• AIS 4903 - Interdisciplinary Studies Seminar: Advanced Searching

    For students taking AIS 4903

    What is advanced searching?

    Advanced searching helps filter your search results specifically to what you need. There are lots of ways to filter search results. Check out some of the techniques and try it yourself!

    Some filtering techniques to try

    1. Subject terms
    2. Source type
    3. Database
    4. Other filters

    Using Subject Terms

    Subject terms work just like hashtags do on social media. Librarians use subject terms to tag journal articles, books, eBooks, audiovisual materials, periodicals, and various other physical and electronic resources to specific topics. Using these "hashtags" help you filter your search results to find exactly what you need! 

    TIP: You can search by multiple subject terms.

    How do I filter my search by subject terms?
    Step 1: Log into a database Access the database of your choice through https://www.lindsey.edu/library and selecting "A-Z Databases." If you chose an EBSCO database, log in with your myLWC email and password.
    Step 2: Perform you search Enter your keywords in the search bar.
    Step 3: Locate the search filters Search filters are often found on the far-left side of the web browser. There will be multiple categories to filter by.
    Step 4: Select subject(s) Explore the different subject terms applied throughout your search results. Yes, you can apply more than one. If you chose an EBSCO database, there may be up to three categories of subject filters.

    You can also search by subject terms as well, just like you can search by hashtags on social media!

    How to search by Subject Terms in EBSCO
    Step 1: Navigate to an EBSCO homepage You can use any EBSCO database
    Step 2: Access Subject Terms At the very top of the page, there is a horizontal menu in blue. Hover your cursor over the second option [Subjects]. Select one of the options. If you're following this example, select the first option [Academic Search Complete -- Subject Terms]
    Step 3: Select Subject Terms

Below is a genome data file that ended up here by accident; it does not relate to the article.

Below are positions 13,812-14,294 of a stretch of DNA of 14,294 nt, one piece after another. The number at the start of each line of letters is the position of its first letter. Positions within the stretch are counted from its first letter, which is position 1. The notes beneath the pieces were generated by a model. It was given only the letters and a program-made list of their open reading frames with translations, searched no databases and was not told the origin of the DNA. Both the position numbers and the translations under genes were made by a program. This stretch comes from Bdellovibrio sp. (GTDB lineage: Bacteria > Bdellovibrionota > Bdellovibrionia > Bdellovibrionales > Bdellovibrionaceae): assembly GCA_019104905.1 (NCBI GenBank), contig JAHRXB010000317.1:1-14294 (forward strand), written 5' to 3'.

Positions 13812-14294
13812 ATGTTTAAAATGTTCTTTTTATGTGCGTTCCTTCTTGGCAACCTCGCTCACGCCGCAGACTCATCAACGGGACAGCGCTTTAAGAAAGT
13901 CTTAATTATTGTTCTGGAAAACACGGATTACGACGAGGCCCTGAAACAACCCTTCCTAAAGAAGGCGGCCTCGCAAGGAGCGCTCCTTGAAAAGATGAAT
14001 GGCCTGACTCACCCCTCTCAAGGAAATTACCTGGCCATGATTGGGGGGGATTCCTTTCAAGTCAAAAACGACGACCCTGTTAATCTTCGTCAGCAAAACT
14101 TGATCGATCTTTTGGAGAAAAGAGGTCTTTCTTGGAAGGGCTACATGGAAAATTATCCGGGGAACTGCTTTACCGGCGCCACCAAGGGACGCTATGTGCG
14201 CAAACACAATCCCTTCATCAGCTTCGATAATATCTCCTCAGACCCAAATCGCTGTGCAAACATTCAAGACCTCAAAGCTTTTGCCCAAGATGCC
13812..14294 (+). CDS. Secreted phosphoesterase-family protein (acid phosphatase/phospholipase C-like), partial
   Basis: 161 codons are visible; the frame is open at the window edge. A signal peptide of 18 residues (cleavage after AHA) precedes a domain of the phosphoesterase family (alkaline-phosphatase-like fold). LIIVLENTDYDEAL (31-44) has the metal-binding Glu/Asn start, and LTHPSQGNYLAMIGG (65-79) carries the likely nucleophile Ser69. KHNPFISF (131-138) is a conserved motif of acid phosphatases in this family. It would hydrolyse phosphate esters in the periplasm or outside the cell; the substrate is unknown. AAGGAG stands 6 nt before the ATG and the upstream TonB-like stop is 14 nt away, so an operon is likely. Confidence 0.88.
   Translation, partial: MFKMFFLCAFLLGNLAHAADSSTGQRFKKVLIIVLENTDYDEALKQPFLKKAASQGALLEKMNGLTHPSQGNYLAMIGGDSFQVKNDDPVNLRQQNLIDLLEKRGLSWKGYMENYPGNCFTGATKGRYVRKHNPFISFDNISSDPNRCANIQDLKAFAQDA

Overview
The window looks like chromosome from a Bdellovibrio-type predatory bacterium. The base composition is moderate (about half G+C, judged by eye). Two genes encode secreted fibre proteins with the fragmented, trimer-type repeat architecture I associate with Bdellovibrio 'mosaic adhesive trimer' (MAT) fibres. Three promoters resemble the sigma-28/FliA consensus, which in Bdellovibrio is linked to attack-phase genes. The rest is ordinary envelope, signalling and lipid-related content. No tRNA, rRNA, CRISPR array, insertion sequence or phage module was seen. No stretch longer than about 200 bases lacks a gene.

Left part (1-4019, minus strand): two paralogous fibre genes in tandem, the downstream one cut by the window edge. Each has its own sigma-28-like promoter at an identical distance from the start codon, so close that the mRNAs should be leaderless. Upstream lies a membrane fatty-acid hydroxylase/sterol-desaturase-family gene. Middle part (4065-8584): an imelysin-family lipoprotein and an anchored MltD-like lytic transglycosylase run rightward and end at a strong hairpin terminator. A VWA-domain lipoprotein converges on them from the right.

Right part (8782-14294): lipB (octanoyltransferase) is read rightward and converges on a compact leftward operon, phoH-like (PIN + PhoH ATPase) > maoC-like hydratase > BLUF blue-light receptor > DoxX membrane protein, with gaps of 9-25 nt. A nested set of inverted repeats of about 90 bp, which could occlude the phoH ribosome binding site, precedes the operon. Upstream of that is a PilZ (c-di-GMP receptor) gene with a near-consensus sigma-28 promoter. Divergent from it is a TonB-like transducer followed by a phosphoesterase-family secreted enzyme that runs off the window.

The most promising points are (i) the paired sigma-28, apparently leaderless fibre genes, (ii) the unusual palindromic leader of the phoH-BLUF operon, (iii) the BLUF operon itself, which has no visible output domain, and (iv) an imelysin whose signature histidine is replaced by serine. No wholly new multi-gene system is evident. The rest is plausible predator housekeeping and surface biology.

In the second search bar on the page, type in a topic you are interested in exploring. *Change the search option to Term Contains.*

    Follow this example.
    Step 1: Add first subject term

    Search head injuries in the search bar with the option "Term Contains" selected. HEAD injuries appears at the top.

    Click the checkbox next to HEAD injuries. This selects the topic. 

    Click "Add". This will pre-format this topic in your search bar at the top of the page.

    Step 2: Add second subject term

    Search college athletes in the same search bar with the same option selected. COLLEGE athletes appears at the top. Click the checkbox next to COLLEGE athletes to select the topic.

    Next, before you click "Add"change the option to AND. Using this Boolean operator, we will search for resources labeled with both subject terms.

    Step 3: Perform the search

    Now, click the green "Search" at the top of the page. 

    You should have less than 100 results of resources containing both of these topics. 

    From here, you can adjust your search EITHER using the filters on the page OR changing the subject term combinations.

    Other Filters

    Depending on which database you use, there are more search filters you can apply to find exactly what you need. Based on EBSCO databases, you may find filters like these:

    • Publication (type of resource)
    • Publisher
    • Company
    • Language (if you need resources in either another language or all resources in English)
    • Age (if the resource specifies an age range)
    • Gender (if the resource specifies a gender)
    • Geography (location of publishing / publisher)
    • Industry, or NAICS
    • Classification
    • Methodology
    • Tests & Measures
    • Population
    • Database

    Print out this help sheet!